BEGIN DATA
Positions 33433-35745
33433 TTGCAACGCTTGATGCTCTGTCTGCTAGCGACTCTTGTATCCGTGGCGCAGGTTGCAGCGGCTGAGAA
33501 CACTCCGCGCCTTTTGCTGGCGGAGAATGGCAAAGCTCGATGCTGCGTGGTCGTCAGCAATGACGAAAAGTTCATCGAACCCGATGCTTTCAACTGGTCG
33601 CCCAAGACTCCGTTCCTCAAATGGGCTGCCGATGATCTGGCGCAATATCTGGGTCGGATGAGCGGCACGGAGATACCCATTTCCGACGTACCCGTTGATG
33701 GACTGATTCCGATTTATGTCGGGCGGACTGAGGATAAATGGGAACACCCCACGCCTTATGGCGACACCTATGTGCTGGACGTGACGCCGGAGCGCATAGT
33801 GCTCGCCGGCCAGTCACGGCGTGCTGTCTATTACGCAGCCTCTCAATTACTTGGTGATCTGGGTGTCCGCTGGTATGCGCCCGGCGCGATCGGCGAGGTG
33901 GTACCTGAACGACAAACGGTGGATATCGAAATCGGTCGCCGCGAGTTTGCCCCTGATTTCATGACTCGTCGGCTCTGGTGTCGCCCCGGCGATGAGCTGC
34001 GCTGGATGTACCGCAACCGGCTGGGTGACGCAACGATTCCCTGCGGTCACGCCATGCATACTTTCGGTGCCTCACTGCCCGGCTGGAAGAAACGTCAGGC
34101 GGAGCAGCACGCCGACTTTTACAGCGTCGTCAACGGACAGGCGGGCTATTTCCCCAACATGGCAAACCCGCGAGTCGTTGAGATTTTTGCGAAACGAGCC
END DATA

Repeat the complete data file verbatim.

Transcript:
Positions 33433-35745
33433 TTGCAACGCTTGATGCTCTGTCTGCTAGCGACTCTTGTATCCGTGGCGCAGGTTGCAGCGGCTGAGAA
33501 CACTCCGCGCCTTTTGCTGGCGGAGAATGGCAAAGCTCGATGCTGCGTGGTCGTCAGCAATGACGAAAAGTTCATCGAACCCGATGCTTTCAACTGGTCG
33601 CCCAAGACTCCGTTCCTCAAATGGGCTGCCGATGATCTGGCGCAATATCTGGGTCGGATGAGCGGCACGGAGATACCCATTTCCGACGTACCCGTTGATG
33701 GACTGATTCCGATTTATGTCGGGCGGACTGAGGATAAATGGGAACACCCCACGCCTTATGGCGACACCTATGTGCTGGACGTGACGCCGGAGCGCATAGT
33801 GCTCGCCGGCCAGTCACGGCGTGCTGTCTATTACGCAGCCTCTCAATTACTTGGTGATCTGGGTGTCCGCTGGTATGCGCCCGGCGCGATCGGCGAGGTG
33901 GTACCTGAACGACAAACGGTGGATATCGAAATCGGTCGCCGCGAGTTTGCCCCTGATTTCATGACTCGTCGGCTCTGGTGTCGCCCCGGCGATGAGCTGC
34001 GCTGGATGTACCGCAACCGGCTGGGTGACGCAACGATTCCCTGCGGTCACGCCATGCATACTTTCGGTGCCTCACTGCCCGGCTGGAAGAAACGTCAGGC
34101 GGAGCAGCACGCCGACTTTTACAGCGTCGTCAACGGACAGGCGGGCTATTTCCCCAACATGGCAAACCCGCGAGTCGTTGAGATTTTTGCGAAACGAGCC